Some of our best times were finding a place on the outskirts of a town and enjoying our picnic lunch. Then we pedaled into town to complete the meal with pastries and gelato. No need to count calories when you get so much exercise! As a motivation to get back to the barge on time before departure, staff served Koffee and Kuchen on the upper deck. Allan and I made a point of sitting in a lounge chair, enjoying our third or fourth pastry of the day, watching the late-comers race to the barge before it took off. (Doesn’t take much to entertain us!)

Delicious three-course dinners ended each day in casual and cozy atmosphere. No need for fancy dress-up clothes!

Pedal Power

Cycling and barge tour through Europe

Photo courtesy of Silvana Clark

Rad und Reisen provides well-maintained bikes for their guests, along with saddle bags to carry lunch and souvenirs. E-Bikes are available, but since the paths are along rivers, there’s little need to even shift gears.

Our particular tour had us riding bikes through Germany, Austria, Slovakia and Hungary, along the Danube River. Nearly all of our cycling was along designated bike paths, so we never had to worry about traffic. I did worry about my stamina as a couple of 82-year-olds on our barge always swiftly passed us up! Best of all, the designated bike trail was slightly downhill. I love a flat bike path!

Starting time each day was a relaxed process with groups leaving at staggered times. My husband and I seldom saw any of our fellow passengers along the way. (Except those over-achieving 82-year-olds.) The only requirement was to be on time in the afternoon to catch up with the barge that moves 25 miles down the river as you pedal and admire the sites.

Cycling along the Danube pinWe rode 25-40 miles a day, which never seemed like a chore because of the stops along the way. Anytime we say a winery, castle or attraction, we stopped to check it out. So easy to do on bikes! Because our tour took place in September, we enjoyed mild weather and sunny days filled with colorful leaves falling on the bike path. Stores and restaurants were all open, yet we seldom encountered crowds.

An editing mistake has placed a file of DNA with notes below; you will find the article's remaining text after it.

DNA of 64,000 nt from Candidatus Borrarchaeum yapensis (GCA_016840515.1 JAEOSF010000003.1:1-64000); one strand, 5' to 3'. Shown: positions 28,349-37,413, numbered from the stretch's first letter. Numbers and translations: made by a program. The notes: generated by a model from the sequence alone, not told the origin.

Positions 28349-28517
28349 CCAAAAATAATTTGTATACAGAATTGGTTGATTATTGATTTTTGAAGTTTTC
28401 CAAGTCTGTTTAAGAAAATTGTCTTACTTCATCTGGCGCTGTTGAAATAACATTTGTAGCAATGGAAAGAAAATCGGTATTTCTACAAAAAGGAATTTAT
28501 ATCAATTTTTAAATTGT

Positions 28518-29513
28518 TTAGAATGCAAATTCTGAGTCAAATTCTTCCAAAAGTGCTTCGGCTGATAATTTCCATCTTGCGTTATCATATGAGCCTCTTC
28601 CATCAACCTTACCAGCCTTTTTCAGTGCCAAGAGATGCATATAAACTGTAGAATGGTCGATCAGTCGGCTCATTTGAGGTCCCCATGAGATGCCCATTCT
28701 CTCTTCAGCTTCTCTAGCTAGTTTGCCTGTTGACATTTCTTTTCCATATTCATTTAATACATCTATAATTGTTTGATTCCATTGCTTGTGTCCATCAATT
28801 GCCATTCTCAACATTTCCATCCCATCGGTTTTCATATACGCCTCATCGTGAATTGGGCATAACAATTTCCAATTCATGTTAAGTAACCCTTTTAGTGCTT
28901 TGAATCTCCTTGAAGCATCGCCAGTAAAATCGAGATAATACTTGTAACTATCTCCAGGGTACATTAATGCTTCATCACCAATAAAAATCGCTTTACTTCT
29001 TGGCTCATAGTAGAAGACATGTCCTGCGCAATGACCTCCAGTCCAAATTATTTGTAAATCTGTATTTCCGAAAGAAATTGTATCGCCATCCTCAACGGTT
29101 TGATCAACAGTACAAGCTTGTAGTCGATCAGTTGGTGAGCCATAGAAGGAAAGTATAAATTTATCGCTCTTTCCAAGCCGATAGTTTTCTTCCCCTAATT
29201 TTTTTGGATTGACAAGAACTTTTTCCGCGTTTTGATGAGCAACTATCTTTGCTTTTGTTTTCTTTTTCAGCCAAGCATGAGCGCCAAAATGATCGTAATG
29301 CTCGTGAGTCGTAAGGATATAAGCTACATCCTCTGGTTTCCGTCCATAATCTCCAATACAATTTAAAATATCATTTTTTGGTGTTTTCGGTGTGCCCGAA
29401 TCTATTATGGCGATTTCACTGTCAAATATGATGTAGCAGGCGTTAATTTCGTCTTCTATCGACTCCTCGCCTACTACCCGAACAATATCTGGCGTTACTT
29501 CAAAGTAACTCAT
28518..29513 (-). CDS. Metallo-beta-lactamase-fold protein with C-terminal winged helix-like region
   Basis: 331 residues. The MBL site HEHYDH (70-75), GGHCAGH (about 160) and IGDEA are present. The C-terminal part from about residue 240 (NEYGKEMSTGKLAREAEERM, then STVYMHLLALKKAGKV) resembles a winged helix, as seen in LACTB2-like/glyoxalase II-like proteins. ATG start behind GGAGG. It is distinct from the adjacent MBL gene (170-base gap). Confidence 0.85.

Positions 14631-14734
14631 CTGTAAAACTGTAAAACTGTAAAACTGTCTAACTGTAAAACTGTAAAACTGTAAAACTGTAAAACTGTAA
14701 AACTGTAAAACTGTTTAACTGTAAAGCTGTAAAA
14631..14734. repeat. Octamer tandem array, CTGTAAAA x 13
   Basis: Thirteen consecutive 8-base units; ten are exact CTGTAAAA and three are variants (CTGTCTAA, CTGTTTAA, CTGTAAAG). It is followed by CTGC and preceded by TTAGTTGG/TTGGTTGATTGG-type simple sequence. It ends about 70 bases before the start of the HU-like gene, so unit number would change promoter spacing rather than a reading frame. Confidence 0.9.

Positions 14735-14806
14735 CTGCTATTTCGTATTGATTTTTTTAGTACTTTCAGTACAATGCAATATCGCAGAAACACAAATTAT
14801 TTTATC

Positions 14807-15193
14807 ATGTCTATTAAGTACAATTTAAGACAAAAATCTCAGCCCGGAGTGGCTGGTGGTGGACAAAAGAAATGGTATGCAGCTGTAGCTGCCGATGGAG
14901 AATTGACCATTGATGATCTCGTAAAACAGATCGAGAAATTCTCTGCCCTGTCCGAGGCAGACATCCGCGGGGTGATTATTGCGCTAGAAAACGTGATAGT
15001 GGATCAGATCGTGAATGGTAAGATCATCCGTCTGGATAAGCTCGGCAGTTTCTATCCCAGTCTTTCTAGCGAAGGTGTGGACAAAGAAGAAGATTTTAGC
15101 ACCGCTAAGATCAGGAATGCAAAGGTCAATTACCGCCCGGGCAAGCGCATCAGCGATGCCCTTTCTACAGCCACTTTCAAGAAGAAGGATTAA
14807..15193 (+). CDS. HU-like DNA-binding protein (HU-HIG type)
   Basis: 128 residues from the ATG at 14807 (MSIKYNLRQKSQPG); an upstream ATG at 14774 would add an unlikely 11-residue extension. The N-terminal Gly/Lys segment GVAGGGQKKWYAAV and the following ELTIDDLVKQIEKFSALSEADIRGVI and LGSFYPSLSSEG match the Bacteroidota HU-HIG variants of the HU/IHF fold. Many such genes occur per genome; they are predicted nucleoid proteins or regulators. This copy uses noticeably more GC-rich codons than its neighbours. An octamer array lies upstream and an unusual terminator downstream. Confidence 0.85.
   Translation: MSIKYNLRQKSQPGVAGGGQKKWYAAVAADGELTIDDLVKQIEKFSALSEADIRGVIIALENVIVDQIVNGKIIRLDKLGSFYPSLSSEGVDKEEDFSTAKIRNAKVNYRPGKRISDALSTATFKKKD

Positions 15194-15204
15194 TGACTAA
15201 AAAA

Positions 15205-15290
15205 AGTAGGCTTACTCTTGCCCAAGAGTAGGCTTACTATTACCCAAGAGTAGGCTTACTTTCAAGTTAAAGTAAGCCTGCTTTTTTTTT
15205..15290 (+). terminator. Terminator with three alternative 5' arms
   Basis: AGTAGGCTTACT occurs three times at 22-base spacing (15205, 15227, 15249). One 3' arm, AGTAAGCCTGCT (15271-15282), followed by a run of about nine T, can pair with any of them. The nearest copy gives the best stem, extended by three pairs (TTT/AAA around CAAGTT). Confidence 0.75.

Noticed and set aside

Checking out the Campgrounds

Because we were fortunate to have extra time, we rented an RV after our bike and barge tour and checked out more of Germany.  European RVs are generally smaller than the mammoth beasts we call RVs in the States, which means they are easier to drive.

For any outdoor loving family, camping, (even in the Fall) is another way to explore Europe. We especially like how most communities post directional signs to their campgrounds. Even without a directory, we simply followed the signs and found a place to camp for the night. A favorite spot of ours is CampingPlatz Klausenhorn.

While our bike and barge tour followed the Danube River, Rad und Reisen offers tours along other rivers in various European countries.

I make a living giving workshops to the hospitality industry, so I’m on “high alert” while traveling, looking for examples of great and not so great customer service. In this case, the tour totally exceeded my expectations from keeping on a schedule, great food, immaculate facilities and friendly staff.  All that, plus plenty of places along the bike route to buy gelato. Who needs anything more?

Have you cycled through Europe or taken a barge cruise? Share with us in the comment section below.